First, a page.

My hon. Friend, not surprisingly, raised the issue of Pickering and is right to do so. That is an important issue for her and her constituents. I can assure her that we understand the urgency of her constituents’ concerns. We are working extremely closely to make sure that we meet local concerns about the shelving of the scheme, understand the impact of the Reservoirs Act 1975, and

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discover whether we can find alternatives that are cost-effective and which can be brought forward as quickly as possible.

My hon. Friend talked about the problem of over-engineered projects. The Environment Agency’s schemes meet the highest industry standards. They are designed to ensure optimum levels of protection and give an average return on investment of seven to one. There are occasions when we can sit and work out whether we need a Rolls-Royce solution, or whether we can actually make do with a reasonably priced family car solution. I can assure her that we are open to all suggestions and that her concerns are being taken forward.

My hon. Friend made a point about local authorities’ finance for flood and coastal erosion risk management. I can reassure her that the money we have put in has ensured good flood and coastal erosion risk management strategies from the local authorities. All have submitted strategies except one—I will not say which one, but it is not represented by anyone present in the Chamber. We provided the funding, and it is important for the work to be carried forward.

I shall come on to insurance in a minute, but in the five minutes I have left I must also deal with the points made by other hon. Members. The hon. Member for Llanelli (Nia Griffith) raised the issue of planning and building on floodplains. The Environment Agency—in England, obviously—takes the matter absolutely seriously and gives strict advice on planning applications as they are made, and I will ensure that that continues. The Pitt review is unequivocal on that and we must follow its important recommendations.

My hon. Friend the Member for Stroud raised the issue of the Severn estuary shoreline management plan. I recognise that that is an area where things were not got right, and we want to ensure that we do get them right. I am working closely with him, other colleagues from that area and the Environment Agency. I had a meeting with them this week and I want to make sure that we share information with local farmers on a consultative basis. We are talking about something not for tomorrow but for 20, 30, 40 or 50 years’ time. We must have a plan in place that is understood and that people are consulted on—I assure him that I will ensure that we do that. He eloquently set out the challenges that face us as we tackle the problems, and we will carry that forward.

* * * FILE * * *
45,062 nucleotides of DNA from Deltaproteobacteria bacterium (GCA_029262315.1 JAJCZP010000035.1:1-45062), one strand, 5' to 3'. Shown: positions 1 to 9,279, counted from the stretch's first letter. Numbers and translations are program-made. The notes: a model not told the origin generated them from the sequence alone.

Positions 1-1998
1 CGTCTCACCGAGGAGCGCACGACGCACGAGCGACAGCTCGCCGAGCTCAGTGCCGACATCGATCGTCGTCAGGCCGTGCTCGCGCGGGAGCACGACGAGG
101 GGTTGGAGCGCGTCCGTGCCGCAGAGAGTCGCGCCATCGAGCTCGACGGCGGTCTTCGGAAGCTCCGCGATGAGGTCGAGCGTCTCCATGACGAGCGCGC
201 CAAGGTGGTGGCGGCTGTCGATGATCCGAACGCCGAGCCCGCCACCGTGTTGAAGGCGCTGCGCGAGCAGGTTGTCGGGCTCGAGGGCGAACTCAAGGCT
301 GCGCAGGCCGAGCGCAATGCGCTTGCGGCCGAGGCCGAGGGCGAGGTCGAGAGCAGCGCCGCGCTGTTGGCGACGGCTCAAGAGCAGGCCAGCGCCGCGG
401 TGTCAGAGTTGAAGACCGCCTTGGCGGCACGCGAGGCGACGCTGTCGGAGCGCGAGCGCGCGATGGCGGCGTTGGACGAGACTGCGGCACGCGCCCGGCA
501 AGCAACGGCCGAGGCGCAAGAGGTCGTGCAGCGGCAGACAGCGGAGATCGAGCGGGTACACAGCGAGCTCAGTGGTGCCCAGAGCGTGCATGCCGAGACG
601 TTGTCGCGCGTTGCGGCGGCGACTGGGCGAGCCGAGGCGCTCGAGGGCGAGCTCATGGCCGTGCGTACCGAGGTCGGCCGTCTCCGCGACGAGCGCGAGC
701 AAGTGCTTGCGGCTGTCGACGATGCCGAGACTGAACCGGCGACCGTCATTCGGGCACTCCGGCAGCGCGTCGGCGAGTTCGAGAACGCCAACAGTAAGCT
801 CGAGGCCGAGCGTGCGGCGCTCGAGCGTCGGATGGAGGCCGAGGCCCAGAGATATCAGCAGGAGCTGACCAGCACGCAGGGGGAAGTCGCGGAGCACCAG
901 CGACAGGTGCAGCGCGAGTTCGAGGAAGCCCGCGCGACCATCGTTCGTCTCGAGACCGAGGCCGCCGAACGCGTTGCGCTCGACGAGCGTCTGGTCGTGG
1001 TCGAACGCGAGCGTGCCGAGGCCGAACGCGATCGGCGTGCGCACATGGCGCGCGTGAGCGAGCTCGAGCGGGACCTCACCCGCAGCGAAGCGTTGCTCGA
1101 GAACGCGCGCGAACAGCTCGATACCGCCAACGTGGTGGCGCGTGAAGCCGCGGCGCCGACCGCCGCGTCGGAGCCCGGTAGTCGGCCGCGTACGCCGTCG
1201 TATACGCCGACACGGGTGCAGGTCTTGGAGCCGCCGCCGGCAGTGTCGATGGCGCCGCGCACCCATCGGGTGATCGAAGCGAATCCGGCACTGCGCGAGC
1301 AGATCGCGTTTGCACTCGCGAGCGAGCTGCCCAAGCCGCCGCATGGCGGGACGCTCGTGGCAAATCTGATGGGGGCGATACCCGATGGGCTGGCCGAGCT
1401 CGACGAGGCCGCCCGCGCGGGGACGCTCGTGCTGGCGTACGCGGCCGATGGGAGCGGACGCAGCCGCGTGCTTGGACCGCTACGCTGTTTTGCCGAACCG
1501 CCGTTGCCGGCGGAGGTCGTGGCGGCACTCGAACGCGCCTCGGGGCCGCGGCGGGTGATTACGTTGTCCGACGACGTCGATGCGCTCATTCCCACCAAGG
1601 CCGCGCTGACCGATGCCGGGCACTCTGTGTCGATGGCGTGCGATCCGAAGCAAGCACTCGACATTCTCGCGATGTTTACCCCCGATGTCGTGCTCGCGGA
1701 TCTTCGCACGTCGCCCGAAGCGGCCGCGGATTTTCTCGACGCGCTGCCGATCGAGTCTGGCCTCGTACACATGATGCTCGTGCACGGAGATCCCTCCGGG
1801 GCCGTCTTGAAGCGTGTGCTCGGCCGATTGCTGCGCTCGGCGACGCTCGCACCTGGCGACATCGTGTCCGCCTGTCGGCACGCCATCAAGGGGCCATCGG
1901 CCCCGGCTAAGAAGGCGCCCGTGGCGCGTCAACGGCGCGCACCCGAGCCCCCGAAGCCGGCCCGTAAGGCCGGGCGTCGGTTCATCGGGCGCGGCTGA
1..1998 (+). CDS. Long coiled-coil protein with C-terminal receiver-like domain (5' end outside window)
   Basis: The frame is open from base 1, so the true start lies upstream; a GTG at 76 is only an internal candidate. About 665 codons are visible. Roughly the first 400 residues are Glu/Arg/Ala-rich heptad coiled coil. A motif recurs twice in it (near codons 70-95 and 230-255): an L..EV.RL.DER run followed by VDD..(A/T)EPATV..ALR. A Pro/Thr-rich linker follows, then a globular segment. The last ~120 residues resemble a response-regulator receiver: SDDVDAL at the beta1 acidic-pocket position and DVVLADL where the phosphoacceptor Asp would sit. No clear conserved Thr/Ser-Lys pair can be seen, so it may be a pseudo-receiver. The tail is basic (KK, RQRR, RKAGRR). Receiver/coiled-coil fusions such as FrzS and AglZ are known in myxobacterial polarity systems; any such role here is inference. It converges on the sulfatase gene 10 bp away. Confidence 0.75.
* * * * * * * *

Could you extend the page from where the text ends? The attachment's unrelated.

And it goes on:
The hon. Member for Brent North talked about funding, as did the hon. Member for Copeland. I do not want to enter a sterile debate. They know that, if we compare the previous period of the Labour Administration with the current four years, the reduction is 8%. They also know that massive cuts were announced by the then Chancellor just before the election. We could get into that debate about where we are and where we are going. However, I can assure them and the House that we have fought and protected our budget in a way that was out of all proportion to the spending restraint that we have achieved throughout the Department and the Government. The priority goes right to the top of this Government, and we will ensure that it works. With the efficiencies that we are getting out of the Environment Agency, we will be able to achieve our aims of protecting 145,000 homes, and I remain optimistic that we can do better.

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Barry Gardiner: Will the Minister give way?

Richard Benyon: I apologise, but I really cannot, because I do not have much time left.

The statement of principles was mentioned by a great many hon. Members. We are working hard with the insurance industry and all relevant parties. A number of hon. Members, including the Chair of the Select Committee, came to our flood summit, out of which came three working parties, which will look at the financial risks from flooding, data provision, transparency and sharing, and the customer experience of resilience to flooding. We had a meeting with the Secretary of State to follow up that work, which we are progressing, and we will come forward with the solutions in the early part of next year—that is a real priority for the Department.

It is important to recognise that some houses that have insurance in name barely do so if we take the excess charges into account. We face a great many difficulties, but our understanding of flooding—in particular we have a greater understanding of surface water flooding—is starting to pay dividends. We can now get a picture, almost house by house, of where risk starts and finishes, and of what we can do. Sometimes the risk can be alleviated merely by putting a row of bricks on top of a wall or by blocking an entrance or configuring it differently, but we must make certain that all our plans are joined up. Our desire to protect the natural environment, which is strong, does not mean that we are flooding homes because we are not thinking of things in an holistic and joined-up way. All agencies are seized of that, and I will continue to drive it.